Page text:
[I am excited to share my first guest blog! I asked my friend and colleague, Neil Posner, to write a blog post about the professional responsibility issues for attorneys like me: pot lawyers. Please enjoy responsibly:]
As A Lawyer, Can You Counsel Clients on Marijuana Law?
By Neil Posner
Several jurisdictions in the United States have legalized—in one form or another—the use of cannabis. It already is legal to use cannabis for recreational purposes in Colorado, Washington and Oregon. Alaska has legalized it but no cultivation centers have yet been approved. A ballot initiative in the District of Columbia made recreational use legal, but Congress has blocked implementation of that.
The medical use of cannabis is legal in Alaska, Arizona, California, Colorado, Connecticut, the District of Columbia, Delaware, Florida (on a very restrictive basis), Hawaii, Illinois, Maine, Maryland, Massachusetts, Michigan, Minnesota, Montana, Nevada, New Hampshire, New Jersey, New Mexico, New York, Oregon, Rhode Island, Vermont and Washington. Several other states are within striking range of legalizing cannabis for recreational and/or medical purposes. Thus, we are fast approaching the point where recreational and/or medical use of cannabis is or will be legal in at least half of all United States jurisdictions.
Federal law, however, has not caught up. The Controlled Substances Act (“CSA”), 21 U.S.C. § 841(a)(1), makes it a federal crime to manufacture, distribute or possess with intent to distribute marijuana. And even though the Department of Justice has issued memos on their enforcement policies (see, e.g., the “Ogden Memorandum” of October 19, 2009, (https://www.justice.gov/opa/blog/memorandum-selected-united-state-attorneys-investigations-and-prosecutions-states) and the “Cole Memorandum” of August 29, 2013 (https://www.justice.gov/iso/opa/resources/3052013829132756857467.pdf)), the question for lawyers is: If cannabis is legal in my jurisdiction but illegal under federal law and in other states, can I advise clients on the subject without losing my license? Well, your guest blogger is here to help!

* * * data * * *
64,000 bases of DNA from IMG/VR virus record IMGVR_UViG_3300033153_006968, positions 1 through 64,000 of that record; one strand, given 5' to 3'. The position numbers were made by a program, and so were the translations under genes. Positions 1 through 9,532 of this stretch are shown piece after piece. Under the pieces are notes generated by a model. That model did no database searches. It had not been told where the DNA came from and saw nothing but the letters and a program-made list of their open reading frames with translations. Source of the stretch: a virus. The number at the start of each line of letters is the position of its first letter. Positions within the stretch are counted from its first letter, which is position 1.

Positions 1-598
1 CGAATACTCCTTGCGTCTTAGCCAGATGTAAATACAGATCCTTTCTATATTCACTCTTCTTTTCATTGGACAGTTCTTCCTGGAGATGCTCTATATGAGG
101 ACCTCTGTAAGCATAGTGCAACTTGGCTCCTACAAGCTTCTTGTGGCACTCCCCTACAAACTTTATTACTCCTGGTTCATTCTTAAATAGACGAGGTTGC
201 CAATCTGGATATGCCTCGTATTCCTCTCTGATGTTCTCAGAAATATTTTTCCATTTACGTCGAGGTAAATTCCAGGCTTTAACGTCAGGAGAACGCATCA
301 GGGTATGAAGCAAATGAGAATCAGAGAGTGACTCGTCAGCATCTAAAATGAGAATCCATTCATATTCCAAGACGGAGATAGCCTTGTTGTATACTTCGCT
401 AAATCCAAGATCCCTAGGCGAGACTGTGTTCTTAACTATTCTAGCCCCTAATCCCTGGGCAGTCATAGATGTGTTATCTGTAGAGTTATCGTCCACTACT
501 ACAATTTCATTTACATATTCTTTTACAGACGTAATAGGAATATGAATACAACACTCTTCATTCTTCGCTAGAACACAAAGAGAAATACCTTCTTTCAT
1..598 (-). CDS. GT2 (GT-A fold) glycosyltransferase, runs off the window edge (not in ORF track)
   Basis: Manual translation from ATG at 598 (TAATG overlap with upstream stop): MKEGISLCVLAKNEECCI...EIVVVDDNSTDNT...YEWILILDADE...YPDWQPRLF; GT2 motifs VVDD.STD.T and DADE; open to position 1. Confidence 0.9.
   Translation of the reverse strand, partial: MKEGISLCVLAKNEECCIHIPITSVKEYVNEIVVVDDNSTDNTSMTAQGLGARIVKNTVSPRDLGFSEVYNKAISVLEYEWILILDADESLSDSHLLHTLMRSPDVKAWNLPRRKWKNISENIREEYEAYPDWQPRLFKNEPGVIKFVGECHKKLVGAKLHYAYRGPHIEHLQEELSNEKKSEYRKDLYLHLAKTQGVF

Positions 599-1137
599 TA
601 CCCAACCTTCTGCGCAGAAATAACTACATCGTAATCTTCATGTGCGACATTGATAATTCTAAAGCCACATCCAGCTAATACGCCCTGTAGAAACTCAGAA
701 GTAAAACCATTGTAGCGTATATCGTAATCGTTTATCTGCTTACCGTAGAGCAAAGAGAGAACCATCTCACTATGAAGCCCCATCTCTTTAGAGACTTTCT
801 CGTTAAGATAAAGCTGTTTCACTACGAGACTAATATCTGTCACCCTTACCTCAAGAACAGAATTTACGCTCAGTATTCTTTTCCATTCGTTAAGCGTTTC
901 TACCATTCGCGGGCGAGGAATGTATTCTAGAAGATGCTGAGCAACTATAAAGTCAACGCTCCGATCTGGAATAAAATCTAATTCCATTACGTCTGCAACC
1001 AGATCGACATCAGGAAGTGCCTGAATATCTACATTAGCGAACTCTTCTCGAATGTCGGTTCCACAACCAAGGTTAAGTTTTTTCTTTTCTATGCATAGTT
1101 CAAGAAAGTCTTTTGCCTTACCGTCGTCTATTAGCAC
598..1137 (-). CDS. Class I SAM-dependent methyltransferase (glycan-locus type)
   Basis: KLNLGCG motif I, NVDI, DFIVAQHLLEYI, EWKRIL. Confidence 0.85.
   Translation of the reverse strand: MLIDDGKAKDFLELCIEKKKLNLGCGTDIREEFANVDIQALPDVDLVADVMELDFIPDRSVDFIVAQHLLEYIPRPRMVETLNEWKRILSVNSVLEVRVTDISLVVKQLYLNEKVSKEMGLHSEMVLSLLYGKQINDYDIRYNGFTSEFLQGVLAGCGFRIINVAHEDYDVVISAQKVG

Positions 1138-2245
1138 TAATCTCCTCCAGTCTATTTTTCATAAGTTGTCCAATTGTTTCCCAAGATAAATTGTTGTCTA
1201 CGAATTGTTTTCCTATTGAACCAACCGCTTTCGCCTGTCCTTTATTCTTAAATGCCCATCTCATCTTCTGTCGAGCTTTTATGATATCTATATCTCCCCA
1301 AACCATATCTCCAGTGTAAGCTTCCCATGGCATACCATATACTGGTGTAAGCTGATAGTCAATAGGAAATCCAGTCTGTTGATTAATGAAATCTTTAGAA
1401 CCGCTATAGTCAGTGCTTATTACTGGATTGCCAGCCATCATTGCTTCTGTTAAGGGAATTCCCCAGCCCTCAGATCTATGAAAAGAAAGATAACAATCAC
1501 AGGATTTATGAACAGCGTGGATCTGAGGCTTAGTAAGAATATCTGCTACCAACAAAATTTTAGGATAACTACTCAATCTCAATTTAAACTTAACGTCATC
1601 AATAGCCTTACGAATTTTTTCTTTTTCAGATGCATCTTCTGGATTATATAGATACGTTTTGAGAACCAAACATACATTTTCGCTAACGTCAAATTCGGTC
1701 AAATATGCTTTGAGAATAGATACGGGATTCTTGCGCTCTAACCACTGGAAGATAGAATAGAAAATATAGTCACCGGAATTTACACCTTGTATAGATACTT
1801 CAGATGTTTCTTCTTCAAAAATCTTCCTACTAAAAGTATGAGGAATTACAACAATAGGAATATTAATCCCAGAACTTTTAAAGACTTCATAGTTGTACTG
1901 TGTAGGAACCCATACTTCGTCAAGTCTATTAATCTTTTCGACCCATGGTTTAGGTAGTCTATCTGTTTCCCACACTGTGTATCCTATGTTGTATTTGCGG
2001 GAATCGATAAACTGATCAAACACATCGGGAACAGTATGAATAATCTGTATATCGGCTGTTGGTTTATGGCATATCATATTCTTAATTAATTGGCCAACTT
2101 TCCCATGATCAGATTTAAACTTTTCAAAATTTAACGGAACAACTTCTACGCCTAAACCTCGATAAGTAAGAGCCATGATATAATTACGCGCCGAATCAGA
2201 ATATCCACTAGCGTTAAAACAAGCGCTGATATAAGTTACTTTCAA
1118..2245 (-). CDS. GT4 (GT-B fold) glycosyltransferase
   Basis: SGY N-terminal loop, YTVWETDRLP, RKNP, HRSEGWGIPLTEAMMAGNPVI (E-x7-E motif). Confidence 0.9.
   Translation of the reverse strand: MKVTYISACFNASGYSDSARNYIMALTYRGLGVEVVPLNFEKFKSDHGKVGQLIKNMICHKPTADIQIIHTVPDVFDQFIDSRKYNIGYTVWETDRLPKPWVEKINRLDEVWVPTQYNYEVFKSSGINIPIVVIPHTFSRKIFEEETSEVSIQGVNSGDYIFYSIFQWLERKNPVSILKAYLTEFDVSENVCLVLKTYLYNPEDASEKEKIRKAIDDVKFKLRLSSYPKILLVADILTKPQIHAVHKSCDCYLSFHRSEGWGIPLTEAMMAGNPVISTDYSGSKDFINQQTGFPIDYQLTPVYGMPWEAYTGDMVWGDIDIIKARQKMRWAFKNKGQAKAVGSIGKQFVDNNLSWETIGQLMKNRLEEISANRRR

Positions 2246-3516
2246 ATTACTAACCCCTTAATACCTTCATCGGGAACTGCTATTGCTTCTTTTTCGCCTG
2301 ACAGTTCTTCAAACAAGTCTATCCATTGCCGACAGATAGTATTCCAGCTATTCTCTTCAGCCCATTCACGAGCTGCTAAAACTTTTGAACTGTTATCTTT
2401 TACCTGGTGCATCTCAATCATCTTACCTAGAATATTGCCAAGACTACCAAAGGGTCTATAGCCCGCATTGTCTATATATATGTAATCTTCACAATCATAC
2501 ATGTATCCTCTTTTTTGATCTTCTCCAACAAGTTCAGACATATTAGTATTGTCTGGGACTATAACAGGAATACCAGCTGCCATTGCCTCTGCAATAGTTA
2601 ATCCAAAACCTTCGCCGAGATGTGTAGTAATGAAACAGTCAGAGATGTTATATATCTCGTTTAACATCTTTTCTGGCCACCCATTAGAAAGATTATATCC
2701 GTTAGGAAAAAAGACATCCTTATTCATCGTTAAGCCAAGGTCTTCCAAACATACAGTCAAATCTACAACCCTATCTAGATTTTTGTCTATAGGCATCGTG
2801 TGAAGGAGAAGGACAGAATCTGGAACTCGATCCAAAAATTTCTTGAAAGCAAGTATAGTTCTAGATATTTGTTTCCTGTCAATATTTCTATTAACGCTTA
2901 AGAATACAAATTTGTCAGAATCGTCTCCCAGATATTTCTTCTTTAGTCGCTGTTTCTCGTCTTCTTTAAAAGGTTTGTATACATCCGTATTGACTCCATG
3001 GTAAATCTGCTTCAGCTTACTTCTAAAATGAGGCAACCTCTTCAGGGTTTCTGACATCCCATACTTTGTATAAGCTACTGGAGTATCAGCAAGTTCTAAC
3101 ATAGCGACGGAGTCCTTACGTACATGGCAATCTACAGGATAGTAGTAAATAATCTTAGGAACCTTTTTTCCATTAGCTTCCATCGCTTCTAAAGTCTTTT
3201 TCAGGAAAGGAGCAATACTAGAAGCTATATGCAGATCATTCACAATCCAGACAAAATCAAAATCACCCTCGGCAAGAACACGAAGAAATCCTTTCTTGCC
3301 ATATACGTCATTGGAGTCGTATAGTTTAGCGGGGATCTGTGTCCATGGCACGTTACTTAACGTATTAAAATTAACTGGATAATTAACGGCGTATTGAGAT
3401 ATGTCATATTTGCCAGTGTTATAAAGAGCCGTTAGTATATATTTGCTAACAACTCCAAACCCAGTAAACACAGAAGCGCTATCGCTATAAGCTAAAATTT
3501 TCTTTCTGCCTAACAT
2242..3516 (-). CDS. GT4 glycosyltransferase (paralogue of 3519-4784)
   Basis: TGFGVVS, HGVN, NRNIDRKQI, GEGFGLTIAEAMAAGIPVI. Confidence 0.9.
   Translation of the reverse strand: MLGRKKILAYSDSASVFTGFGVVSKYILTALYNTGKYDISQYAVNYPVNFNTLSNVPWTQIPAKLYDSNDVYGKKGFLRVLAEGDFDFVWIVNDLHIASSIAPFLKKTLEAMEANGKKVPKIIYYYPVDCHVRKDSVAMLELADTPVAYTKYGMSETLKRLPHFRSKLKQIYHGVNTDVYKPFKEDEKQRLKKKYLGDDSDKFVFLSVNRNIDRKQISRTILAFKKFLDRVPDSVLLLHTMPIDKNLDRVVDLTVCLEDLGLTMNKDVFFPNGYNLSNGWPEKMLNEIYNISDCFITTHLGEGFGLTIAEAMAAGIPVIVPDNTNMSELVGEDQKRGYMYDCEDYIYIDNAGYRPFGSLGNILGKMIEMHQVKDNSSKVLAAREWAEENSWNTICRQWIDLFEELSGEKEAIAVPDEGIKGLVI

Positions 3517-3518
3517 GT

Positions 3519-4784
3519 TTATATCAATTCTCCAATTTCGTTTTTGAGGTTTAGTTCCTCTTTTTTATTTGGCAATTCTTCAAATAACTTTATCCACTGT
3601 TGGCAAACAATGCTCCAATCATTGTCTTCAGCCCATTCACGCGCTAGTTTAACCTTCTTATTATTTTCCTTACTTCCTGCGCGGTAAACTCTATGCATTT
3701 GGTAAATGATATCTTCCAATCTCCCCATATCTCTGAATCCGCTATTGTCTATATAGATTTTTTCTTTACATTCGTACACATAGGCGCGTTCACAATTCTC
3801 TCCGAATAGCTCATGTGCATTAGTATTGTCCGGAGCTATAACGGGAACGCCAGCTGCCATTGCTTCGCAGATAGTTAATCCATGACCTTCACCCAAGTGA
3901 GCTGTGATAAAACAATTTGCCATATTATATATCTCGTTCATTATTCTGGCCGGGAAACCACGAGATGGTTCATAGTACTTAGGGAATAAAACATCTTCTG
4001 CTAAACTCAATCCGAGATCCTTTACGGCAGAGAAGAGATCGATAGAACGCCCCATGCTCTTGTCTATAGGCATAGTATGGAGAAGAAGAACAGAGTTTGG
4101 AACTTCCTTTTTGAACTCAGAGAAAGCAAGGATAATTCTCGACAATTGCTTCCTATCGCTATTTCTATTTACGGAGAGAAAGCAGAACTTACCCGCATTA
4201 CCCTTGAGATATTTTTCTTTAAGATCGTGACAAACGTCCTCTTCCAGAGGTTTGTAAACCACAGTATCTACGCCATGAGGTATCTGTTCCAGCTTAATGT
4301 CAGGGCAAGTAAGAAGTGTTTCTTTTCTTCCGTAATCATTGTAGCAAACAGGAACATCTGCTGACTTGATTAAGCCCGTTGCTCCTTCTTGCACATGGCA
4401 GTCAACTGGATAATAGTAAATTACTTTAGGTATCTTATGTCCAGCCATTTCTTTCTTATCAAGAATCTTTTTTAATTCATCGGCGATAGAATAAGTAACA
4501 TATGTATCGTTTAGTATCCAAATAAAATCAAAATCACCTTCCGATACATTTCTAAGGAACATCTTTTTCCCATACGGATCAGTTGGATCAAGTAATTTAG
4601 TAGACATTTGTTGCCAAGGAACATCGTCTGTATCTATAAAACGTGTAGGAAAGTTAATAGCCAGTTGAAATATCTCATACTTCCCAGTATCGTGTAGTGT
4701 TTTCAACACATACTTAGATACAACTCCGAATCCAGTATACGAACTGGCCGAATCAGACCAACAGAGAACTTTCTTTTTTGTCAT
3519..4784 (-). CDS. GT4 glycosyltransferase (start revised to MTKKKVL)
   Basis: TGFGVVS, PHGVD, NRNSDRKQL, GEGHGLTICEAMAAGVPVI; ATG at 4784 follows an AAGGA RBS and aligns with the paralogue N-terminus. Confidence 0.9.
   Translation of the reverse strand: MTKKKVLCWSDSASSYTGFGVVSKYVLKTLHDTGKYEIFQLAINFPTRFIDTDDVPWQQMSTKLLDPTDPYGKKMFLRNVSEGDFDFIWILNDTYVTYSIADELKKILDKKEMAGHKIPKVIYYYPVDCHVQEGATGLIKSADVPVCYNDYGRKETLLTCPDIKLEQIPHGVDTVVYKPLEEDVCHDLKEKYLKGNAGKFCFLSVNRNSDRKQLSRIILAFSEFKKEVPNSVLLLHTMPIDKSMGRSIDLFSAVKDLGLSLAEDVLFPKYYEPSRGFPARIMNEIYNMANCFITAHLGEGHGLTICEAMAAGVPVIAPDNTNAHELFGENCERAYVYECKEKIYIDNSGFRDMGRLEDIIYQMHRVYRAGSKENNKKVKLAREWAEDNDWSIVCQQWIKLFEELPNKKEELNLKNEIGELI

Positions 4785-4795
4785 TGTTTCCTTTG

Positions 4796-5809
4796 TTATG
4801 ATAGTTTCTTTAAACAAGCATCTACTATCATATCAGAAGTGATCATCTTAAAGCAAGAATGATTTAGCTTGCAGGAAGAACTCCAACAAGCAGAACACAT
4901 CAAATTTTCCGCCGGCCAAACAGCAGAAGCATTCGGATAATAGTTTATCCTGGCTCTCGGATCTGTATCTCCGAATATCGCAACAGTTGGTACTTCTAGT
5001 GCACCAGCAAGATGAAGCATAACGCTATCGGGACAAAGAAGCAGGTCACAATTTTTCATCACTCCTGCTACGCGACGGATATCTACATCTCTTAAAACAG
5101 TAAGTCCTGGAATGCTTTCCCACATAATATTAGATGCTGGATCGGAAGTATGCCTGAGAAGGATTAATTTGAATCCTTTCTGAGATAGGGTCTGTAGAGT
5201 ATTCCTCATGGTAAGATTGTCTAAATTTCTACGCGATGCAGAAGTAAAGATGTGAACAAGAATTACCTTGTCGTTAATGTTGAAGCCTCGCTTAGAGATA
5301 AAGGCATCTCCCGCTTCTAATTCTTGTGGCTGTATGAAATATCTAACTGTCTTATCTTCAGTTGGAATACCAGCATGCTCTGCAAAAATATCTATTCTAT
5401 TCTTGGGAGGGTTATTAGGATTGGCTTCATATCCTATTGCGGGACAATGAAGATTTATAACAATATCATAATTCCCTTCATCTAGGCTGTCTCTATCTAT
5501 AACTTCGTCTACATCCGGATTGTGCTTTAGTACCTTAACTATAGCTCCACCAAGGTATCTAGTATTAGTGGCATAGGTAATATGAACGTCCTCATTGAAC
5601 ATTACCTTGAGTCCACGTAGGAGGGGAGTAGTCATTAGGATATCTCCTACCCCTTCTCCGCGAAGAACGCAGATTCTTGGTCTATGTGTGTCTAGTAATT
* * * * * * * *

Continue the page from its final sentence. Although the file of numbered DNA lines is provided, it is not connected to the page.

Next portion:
Let’s begin by looking at ABA Model Rule 1.2(d), which provides:
A lawyer shall not counsel a client to engage, or assist a client, in conduct that the lawyer knows is criminal or fraudulent, but a lawyer may discuss the legal consequences of any proposed course of conduct with a client and may counsel or assist a client to make a good faith effort to determine the validity, scope, meaning or application of the law.
The ABA’s most recent annotation to this rule—which I quote in its entirety because it has citations to lots of interesting and useful resources—states: